When I first visited Piran in 2004, it wasn’t quite the tourist hot spot it is today. But a quiet place. Call me old-fashioned, or just old, but I liked that, still do. However what I also like most about Piran is that it’s so picturesque. There’s a sense of history, but a comparatively peaceful history.
How did you first get into the acting business?
Twice. Once at age 16, when I got picked up by a professional theatre in my New Zealand home town. Sadly, they fired me within a year. The artistic director told me “you’ll never be an actor”.
Over two decades passed before I tried acting again, when friends in Budapest convinced me to read for a part as KGB spy in TV mini-series The Company: which was being shot here. I got the role, and 11 years later, have appeared in over 25 TV series and feature films. Recent roles include Red Sparrow, The Terror and Emerald City. Lots of them, such as Red Sparrow, are ‘bit’ parts – but not all! I have certainly played some interesting and wildly different characters: From more Russian agents, to a Medieval henchman, from a New York publisher to a Kiwi Doctor; from the grubbiest cook in the British Royal Navy to a Steampunk butler. I am a pretty good mimic and try to be a trouper: one who doesn’t complain or hold things up.
Which film projects have been most exciting to work on?
Well, any day on a film set is a good day for a jobbing actor! But if I can show off/name drop for a minute, since going back into acting, I’ve played in scenes with, for instance, Jennifer Lawrence, Adrien Brody, Charlie Hunnam, Chris O’Donnell, Alfred Molina and many more. Naturally, the more important the character the more challenging/satisfying a role is. The money helps too! Best single pay day I ever had was 30,000USD for a Samsung TV commercial, (which never seemed to be shown anywhere – I cried all the way to the bank). But in terms of quality material and well, screen time, I not long ago finished on a new feature film called Curtiz. It’s a movie about a movie. In this case, we’re behind the scenes of Casablanca, the 1942 classic, starring Humphrey Bogart and Ingrid Bergman. I play Hal B. Wallis, who was the film’s producer. I love that era in cinema – and menswear.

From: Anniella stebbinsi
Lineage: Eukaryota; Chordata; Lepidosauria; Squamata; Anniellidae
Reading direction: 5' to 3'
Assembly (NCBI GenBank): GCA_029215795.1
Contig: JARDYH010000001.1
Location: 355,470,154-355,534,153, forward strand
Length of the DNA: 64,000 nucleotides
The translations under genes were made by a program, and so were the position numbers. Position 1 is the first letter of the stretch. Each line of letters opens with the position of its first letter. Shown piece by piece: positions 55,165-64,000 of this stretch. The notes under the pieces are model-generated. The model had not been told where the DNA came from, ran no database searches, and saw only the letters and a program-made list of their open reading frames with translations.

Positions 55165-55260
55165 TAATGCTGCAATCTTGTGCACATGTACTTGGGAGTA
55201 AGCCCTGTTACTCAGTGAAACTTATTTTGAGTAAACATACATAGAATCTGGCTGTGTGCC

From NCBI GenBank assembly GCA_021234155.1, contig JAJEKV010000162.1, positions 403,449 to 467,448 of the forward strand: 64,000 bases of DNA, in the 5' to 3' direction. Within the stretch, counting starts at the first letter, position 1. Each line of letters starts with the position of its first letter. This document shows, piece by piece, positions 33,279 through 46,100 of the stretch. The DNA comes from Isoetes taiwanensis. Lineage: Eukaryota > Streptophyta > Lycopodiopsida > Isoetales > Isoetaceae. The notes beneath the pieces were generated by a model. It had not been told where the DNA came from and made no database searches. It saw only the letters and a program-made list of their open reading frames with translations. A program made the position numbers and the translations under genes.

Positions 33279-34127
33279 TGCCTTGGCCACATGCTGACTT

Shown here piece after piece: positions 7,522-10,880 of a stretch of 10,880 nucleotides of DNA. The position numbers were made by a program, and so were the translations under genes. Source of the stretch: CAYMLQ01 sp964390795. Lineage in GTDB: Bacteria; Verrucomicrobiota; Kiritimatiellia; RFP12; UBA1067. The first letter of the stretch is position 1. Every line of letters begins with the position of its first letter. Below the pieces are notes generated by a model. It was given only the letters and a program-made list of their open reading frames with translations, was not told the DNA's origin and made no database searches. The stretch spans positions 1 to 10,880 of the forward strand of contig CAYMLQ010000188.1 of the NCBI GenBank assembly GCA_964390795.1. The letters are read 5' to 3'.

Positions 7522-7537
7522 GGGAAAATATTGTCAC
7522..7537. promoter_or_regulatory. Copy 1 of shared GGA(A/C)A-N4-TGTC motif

What’s kept you in Budapest all these years?
I moved here in 2000 but have been back and forth a lot: working in Buenos Aires, London, Auckland, Florence, New York, Belgrade, Athens, Beirut and Seoul. But Budapest has become my home away from home, no doubt. Why? Well, because, it is, in the parlance of our times, awesome. There’s a melancholy and a faded grandeur about the city, one can only hope never entirely disappears, even in the headlong rush to gentrification.
What do writing an acting (well) have in common?
I am flattered you think I’m in a position to judge. But, speaking simply as a hard working practitioner of both trades: In some ways, writing and acting couldn’t be more different. Aside from learning lines, acting is such a social activity, hanging out with cast and crew, gossiping in the green room and so on. Writing, is, harder. It’s sitting alone for hours on end, fussing about with plots and words. (I know which I prefer.) But one thing they have in common artistically is the necessity to be a good observer.
What makes a good story?
Can I answer a question with a question? Is it, just maybe, a beginning, a middle and an end; in a satisfying order – plus interesting characters? There are other elements too. Atmosphere certainly helps. There’s an alchemy to it, that can’t be taught in writing workshops.